"Cybersecurity: What to Expect From Proposed Legislation"
A host of cybersecurity incidents this year, ranging from successful hacks into the systems of RSA, Lockheed Martin, Citigroup and Sony's Playstation Network, to McAfee’s report of "Operation Shady RAT," a widespread, systematic program of cyber espionage against U.S. governmental systems by an unnamed foreign government has renewed the urgency for Congress and the Obama administration to pass comprehensive cybersecurity legislation.
We expect that Congress will come under increasing pressure to produce bipartisan legislation. Cybersecurity may be an area where both parties could come together to produce legislation. Public companies, owner/operators of “covered critical infrastructure” (e.g., the energy grid, telecommunications networks, defense contractors, etc.), financial services companies, companies that collect “sensitive personally identifiable information” (such as credit card and social security numbers from consumers) and companies seeking to do business with the federal government likely would be affected by this legislation, both operationally and with respect to disclosure obligations in the event of a security breach.
The Obama administration has proposed legislation, and two separate bills have been proposed in Congress: the Cybersecurity Act of 2010 (co-sponsored by Sens. Jay Rockefeller, D-WV and Olympia Snowe, R-ME) and the Cybersecurity and Internet Freedom Act of 2011 (co-sponsored by Sens. Joseph Lieberman, I-CT, Susan Collins, R-ME and Thomas Carper, D-DE). While the content of any final legislation will differ from any of the bills’ current forms, any final law may affect companies in the following general ways:
- Cybersecurity Frameworks: Final legislation may direct industry and government to collaborate to recognize industry-specific cybersecurity threats. Companies may be free to develop their own frameworks for mitigating these threats, with the possibility that the government would impose additional mitigation if it deems a particular company’s policy insufficient.
- Certification/Compliance Audits: Companies may be subject to officer certification requirements and periodic commercial third-party compliance audits. Auditors would report results to the governmental authority ultimately charged with cybersecurity oversight. Where an audit reveals a company’s security weaknesses, the government may require the company to implement additional security measures.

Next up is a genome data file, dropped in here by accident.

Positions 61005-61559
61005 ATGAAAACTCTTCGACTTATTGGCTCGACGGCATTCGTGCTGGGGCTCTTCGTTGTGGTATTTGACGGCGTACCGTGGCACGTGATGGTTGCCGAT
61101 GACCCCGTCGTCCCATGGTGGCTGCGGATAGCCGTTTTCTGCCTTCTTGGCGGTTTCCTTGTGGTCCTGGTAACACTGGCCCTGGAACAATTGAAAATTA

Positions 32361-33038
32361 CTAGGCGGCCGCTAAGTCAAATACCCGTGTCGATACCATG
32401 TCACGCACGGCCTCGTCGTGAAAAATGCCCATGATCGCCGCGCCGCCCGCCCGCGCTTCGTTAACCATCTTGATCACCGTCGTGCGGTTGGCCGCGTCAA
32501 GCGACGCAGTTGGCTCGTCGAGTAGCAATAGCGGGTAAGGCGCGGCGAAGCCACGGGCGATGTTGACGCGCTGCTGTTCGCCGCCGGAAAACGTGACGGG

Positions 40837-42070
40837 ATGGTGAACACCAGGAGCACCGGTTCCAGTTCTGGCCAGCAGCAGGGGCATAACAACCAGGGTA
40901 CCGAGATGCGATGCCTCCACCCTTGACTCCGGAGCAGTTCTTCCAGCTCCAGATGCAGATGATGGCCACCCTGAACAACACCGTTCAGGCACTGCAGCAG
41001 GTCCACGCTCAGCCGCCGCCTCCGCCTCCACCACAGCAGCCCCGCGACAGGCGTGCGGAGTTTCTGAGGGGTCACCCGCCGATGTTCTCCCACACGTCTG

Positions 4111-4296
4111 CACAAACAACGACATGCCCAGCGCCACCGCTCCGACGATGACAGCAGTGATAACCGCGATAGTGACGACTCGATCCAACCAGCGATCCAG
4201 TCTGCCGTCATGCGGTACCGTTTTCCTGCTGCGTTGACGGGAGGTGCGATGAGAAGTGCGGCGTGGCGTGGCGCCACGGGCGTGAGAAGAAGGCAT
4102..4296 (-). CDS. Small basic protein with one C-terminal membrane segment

- Contracting Requirements: Government contractors, particularly those bidding for classified work or work in the critical infrastructure, will be at a severe disadvantage (if not barred outright) in bidding for government contracts if they fail to meet specified data security requirements or if their audit history evidences a lack of data security.
- Collaboration Encouragement: Final legislation may, through liability exemptions, expertise sharing and other methods, encourage companies to seek government assistance in identifying and mitigating security weaknesses, while providing the government information to better enable it to identify systemic vulnerabilities.
- Disclosure Obligations: We expect final legislation to include disclosure obligations in the event of a privacy or security breach, both for public companies as well as companies that collect sensitive personally identifiable information. The threshold for triggering such an obligation and the content of the disclosure will be subject to great scrutiny as the legislative process continues.
In addition to any new legislative requirements, we expect industry “best practice” standards to become more robust. To begin preparing for more stringent requirements, companies should work with their IT and cybersecurity officers to thoroughly understand their current systems. After Congress passes legislation and agencies implement related rules, companies should seek to move swiftly to meet new requirements. We will continue to monitor the status of legislation and provide updates as significant developments occur.
This memorandum is provided by Skadden, Arps, Slate, Meagher & Flom LLP and its affiliates for educational and informational purposes only and is not intended and should not be construed as legal advice. This memorandum is considered advertising under applicable state laws.